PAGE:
They arrive at the exam room with some gauze, some gloves, a few vials, an alcohol swab and, gulp, a needle. It’s the phlebotomist. How does one get into this career? This article will provide information for those looking to enter the healthcare field as a phlebotomist.
Phlebotomists are a crucial part of the medical team. Without the skill’s of a phlebotomist, lab technicians would not be able to perform tests and doctors would not be able to diagnose patients-or tell them that they are okay. The phlebotomist is a medical professional that draw blood samples, and perhaps not the most favorite person a squeamish patient wants to see.
According to Phlebotomy Pages, the term “phlebotomy” refers to the ancient practice of bloodletting, which involved the withdrawal of larger amounts of blood in an attempt to cure illnesses and disease. Bloodletting in modern medicine this practice has been largely abandoned but the term phlebotomy is now used for the withdrawal of blood from a vein, artery, or the capillary bed into blood specimen collection tubes for laboratory analysis or blood transfusion.
Phlebotomists can work in hospitals (either in the outpatient lab, or make rounds), commercial laboratories, clinics, private physician offices, public health departments, government medical facilities, insurance companies, blood banks and medical research centers.
Phlebotomists are often trained in other lab collection methods, such as urine collection. This can lead to additional tasks in the lab, or employment in other places such as pregnancy clinics.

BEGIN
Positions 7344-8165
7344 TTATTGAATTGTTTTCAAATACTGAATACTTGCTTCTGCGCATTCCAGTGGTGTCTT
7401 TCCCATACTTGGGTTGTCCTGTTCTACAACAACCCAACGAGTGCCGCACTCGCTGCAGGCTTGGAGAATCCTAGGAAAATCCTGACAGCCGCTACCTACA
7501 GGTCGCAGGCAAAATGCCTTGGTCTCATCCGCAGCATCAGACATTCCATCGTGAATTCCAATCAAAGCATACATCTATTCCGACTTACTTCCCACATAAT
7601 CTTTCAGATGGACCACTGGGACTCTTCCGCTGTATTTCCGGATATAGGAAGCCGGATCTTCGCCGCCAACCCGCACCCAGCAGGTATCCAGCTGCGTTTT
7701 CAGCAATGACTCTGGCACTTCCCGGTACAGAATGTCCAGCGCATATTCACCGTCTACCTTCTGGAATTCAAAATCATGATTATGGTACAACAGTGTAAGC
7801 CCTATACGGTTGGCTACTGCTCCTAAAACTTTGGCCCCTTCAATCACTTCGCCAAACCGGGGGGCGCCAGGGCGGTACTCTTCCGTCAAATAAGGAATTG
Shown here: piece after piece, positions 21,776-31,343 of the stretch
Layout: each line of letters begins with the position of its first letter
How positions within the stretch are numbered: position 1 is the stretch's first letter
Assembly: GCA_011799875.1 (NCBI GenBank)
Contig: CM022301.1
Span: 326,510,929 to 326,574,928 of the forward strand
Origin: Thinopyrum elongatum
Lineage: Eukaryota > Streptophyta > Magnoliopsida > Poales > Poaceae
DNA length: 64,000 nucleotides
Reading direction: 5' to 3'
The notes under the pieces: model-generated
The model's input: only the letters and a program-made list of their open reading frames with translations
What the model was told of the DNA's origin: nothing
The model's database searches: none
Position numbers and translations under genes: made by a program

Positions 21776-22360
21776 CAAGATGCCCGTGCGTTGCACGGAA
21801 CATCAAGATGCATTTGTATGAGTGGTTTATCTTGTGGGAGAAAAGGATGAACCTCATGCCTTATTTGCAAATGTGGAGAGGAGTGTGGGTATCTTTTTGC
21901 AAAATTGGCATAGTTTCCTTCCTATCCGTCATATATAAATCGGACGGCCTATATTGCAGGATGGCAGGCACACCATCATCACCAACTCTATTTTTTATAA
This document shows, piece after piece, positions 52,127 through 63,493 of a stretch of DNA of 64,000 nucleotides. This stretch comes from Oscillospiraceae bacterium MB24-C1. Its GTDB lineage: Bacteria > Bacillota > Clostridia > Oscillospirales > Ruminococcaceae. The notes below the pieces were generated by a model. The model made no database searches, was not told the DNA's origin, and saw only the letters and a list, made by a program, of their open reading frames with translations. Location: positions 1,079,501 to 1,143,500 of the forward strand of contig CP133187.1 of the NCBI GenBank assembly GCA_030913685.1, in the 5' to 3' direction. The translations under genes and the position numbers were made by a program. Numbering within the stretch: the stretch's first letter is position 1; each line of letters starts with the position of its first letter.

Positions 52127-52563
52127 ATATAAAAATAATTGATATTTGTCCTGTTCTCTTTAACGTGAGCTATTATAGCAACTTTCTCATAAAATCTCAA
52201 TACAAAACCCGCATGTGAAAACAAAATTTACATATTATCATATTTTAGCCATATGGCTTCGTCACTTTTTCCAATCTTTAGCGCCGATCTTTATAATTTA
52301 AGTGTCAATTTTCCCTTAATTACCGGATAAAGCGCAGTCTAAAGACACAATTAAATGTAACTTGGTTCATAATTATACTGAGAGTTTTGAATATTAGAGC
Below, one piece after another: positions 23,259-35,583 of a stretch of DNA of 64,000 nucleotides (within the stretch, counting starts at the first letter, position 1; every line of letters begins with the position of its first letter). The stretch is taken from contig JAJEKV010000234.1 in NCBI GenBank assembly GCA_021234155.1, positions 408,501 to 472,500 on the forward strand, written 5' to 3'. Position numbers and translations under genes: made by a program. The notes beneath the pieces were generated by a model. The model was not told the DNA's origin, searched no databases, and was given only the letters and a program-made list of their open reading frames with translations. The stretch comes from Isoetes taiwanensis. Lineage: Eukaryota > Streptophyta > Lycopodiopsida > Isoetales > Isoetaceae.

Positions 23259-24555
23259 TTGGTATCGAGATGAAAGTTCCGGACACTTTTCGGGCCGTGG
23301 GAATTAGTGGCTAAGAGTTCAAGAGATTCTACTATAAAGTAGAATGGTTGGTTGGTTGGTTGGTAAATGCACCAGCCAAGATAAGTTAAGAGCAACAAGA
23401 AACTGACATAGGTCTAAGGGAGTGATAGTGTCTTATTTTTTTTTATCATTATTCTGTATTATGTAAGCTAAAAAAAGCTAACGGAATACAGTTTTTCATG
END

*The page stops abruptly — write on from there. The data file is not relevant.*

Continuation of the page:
Some phlebotomists working for clinics may work on the road visiting patients in-home and brining samples back to the lab for analysis.
EDUCATION & QUALIFICATIONS
While education requirements and certifications vary from state to state, most employers require graduating from an accredited phlebotomy program. Curriculum in phlebotomy programs includes anatomy and physiology, terminology, lab procedures and more. Lab procedure related classes my include learning about all different blood tests, collection methods and even use of a microscope. Most programs also require an off-site internship, too.
Ever wonder why all the collection tubes are different colors? Each one has an additive for certain tests. Phlebotomists are trained on all those specifics, as well as in safety precautions. This is to prevent the transmission of infectious diseases.
Also important is good vision, a steady hand and a good bedside manner (to deal with those afraid of needles!).
There is a great website called Phlebotomy Pages with offers some general information and career advice for those looking for more information on phlebotomy.